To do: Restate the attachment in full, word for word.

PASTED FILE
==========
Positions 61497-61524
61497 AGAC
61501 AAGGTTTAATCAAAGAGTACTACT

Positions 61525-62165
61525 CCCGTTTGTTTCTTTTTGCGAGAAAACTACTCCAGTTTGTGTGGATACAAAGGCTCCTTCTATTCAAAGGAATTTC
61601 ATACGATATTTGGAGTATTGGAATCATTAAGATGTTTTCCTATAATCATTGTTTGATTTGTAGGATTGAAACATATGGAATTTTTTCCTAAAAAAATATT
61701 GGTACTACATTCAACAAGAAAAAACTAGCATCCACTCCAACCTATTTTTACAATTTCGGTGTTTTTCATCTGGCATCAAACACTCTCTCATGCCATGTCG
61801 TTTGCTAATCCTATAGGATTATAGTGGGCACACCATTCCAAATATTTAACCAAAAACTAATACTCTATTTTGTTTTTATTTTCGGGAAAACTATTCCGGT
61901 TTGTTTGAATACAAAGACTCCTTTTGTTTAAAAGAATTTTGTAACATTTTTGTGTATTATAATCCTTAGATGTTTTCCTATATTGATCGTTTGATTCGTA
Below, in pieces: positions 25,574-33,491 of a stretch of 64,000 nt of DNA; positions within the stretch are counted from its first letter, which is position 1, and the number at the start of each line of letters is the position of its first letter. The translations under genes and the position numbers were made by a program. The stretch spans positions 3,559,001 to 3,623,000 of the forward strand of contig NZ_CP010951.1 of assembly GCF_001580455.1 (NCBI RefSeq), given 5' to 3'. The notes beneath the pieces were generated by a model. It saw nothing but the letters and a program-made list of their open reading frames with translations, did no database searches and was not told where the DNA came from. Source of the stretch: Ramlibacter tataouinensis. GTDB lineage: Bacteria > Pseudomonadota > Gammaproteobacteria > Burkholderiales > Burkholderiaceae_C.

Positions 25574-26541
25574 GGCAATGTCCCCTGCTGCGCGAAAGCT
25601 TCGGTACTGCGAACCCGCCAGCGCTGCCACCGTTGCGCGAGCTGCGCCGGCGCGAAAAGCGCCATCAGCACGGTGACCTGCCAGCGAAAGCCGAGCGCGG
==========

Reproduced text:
Positions 61497-61524
61497 AGAC
61501 AAGGTTTAATCAAAGAGTACTACT

Positions 61525-62165
61525 CCCGTTTGTTTCTTTTTGCGAGAAAACTACTCCAGTTTGTGTGGATACAAAGGCTCCTTCTATTCAAAGGAATTTC
61601 ATACGATATTTGGAGTATTGGAATCATTAAGATGTTTTCCTATAATCATTGTTTGATTTGTAGGATTGAAACATATGGAATTTTTTCCTAAAAAAATATT
61701 GGTACTACATTCAACAAGAAAAAACTAGCATCCACTCCAACCTATTTTTACAATTTCGGTGTTTTTCATCTGGCATCAAACACTCTCTCATGCCATGTCG
61801 TTTGCTAATCCTATAGGATTATAGTGGGCACACCATTCCAAATATTTAACCAAAAACTAATACTCTATTTTGTTTTTATTTTCGGGAAAACTATTCCGGT
61901 TTGTTTGAATACAAAGACTCCTTTTGTTTAAAAGAATTTTGTAACATTTTTGTGTATTATAATCCTTAGATGTTTTCCTATATTGATCGTTTGATTCGTA
Below, in pieces: positions 25,574-33,491 of a stretch of 64,000 nt of DNA; positions within the stretch are counted from its first letter, which is position 1, and the number at the start of each line of letters is the position of its first letter. The translations under genes and the position numbers were made by a program. The stretch spans positions 3,559,001 to 3,623,000 of the forward strand of contig NZ_CP010951.1 of assembly GCF_001580455.1 (NCBI RefSeq), given 5' to 3'. The notes beneath the pieces were generated by a model. It saw nothing but the letters and a program-made list of their open reading frames with translations, did no database searches and was not told where the DNA came from. Source of the stretch: Ramlibacter tataouinensis. GTDB lineage: Bacteria > Pseudomonadota > Gammaproteobacteria > Burkholderiales > Burkholderiaceae_C.

Positions 25574-26541
25574 GGCAATGTCCCCTGCTGCGCGAAAGCT
25601 TCGGTACTGCGAACCCGCCAGCGCTGCCACCGTTGCGCGAGCTGCGCCGGCGCGAAAAGCGCCATCAGCACGGTGACCTGCCAGCGAAAGCCGAGCGCGG